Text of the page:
However, due to the design of rear-wheel-drive vehicles, it is impossible to join the two halves of the system at the midline of the vehicle, which means that one side of the system upstream of the joint is longer than the other. This has the result that one side of the engine (the side with the shortest exhaust system) makes more power than the other side, since the exhaust gas on that side is extracted more efficiently.
To overcome this problem, high performances exhaust systems on V-engines are provided with a much improved junction between the two halves of the system to both improve gas flow, and to better eliminate the pressure differential in the two halves.
The balancing act
In a properly designed high performance exhaust system that uses headers, the location and shape of the connection will almost never be the same as on a stock system. In most cases, the headers will be designed in such a way that the length difference between the two halves upstream of the joint is reduced as much as possible.
This goes some way toward reducing the pressure difference, which in turn reduces the pressure build-up at the joint between the two halves. The nett result of this is a vastly improved balance in the pressure and gas flow through the entire length of the exhaust system.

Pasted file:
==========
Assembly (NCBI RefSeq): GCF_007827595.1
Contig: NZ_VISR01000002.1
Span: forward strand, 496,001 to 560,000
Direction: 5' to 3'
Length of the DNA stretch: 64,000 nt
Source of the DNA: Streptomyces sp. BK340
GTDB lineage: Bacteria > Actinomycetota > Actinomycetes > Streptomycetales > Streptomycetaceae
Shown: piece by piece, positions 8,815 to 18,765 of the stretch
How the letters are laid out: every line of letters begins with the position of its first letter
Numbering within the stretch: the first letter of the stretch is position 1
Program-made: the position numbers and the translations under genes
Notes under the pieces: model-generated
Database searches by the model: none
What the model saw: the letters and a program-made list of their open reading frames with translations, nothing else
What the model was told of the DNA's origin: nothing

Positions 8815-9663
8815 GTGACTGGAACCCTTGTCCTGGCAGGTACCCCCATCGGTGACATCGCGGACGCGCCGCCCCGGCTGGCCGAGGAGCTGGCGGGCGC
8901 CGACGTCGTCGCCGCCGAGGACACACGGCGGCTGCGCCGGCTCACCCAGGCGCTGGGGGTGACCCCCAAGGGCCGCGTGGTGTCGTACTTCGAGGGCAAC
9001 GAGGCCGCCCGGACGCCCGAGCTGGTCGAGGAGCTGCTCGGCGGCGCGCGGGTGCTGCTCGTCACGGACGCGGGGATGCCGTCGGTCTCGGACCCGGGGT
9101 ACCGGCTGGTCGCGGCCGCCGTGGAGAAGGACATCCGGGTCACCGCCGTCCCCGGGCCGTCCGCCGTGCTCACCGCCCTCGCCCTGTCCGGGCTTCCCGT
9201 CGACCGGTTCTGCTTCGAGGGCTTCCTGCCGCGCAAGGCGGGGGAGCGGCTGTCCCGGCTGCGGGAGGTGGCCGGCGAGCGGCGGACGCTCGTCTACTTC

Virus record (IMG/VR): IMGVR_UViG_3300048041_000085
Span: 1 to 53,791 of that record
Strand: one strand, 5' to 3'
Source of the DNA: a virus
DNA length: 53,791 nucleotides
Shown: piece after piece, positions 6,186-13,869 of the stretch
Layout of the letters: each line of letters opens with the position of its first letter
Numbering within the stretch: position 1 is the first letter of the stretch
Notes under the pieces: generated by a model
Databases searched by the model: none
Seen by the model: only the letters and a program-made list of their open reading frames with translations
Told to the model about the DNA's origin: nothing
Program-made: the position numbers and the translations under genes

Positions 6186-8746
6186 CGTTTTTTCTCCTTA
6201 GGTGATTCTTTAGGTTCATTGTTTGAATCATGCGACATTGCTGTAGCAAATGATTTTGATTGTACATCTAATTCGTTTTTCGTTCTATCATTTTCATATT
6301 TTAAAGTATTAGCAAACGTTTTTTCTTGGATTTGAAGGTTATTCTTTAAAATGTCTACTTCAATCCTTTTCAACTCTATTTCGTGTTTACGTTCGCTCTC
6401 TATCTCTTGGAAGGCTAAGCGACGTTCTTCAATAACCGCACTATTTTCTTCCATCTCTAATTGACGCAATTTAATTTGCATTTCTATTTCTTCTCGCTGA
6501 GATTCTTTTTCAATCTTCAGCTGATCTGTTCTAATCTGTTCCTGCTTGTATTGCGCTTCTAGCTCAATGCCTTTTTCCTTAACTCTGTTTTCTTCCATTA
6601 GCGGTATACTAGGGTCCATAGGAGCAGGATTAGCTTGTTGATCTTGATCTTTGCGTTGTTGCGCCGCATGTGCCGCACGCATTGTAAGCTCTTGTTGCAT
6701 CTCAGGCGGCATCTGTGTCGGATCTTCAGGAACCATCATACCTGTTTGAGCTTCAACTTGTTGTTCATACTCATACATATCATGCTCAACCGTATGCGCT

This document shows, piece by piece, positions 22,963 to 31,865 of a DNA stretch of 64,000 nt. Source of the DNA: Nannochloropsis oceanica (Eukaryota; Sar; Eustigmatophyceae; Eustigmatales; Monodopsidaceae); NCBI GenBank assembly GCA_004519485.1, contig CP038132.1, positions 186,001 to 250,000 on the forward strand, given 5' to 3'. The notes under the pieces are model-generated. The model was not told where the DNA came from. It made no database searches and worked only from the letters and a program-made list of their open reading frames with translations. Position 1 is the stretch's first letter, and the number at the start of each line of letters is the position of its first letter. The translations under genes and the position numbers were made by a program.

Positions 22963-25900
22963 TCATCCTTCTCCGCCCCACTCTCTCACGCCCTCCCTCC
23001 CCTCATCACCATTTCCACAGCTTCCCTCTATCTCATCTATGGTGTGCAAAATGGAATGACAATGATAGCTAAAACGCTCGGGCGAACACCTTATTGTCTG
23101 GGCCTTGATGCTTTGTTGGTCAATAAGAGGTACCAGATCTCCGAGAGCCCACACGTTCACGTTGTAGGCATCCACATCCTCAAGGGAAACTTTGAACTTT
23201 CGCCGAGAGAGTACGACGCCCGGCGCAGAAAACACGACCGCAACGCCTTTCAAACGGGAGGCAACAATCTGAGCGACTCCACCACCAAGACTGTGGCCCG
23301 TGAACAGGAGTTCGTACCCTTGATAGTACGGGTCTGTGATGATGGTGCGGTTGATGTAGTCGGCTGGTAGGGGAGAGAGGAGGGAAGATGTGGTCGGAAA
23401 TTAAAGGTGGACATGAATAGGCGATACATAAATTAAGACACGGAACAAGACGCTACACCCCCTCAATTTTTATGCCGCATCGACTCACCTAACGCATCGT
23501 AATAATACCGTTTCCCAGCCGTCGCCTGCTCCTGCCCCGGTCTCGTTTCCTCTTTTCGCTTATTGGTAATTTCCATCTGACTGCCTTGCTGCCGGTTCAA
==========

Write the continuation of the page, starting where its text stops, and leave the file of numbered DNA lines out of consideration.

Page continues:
In some cases however, the two halves are continued as a double system, but even in these cases, the pressure and gas flow rate through both sides of the system are rarely equal. To correct this problem, one side of the upgraded system may be made a bit shorter or longer, depending on the application, to balance the pressure and flow rate between the two halves of the system.
Joining the parts
Of course, the various parts that make up an exhaust system must be connected to each other with pieces of tubing. However, how this is done can make or break an exhaust system, and here is why-
- To improve performance, the tubing diameter must be matched to the rest of the system. Larger diameter tubing will almost always result in increased gas flow rates, but only up to a point. As stated before, the diameter of the tubing determines the flow rate, so increasing the tubing diameter too much can slow the gas down, which can choke an engine as effectively as tubing that is too small.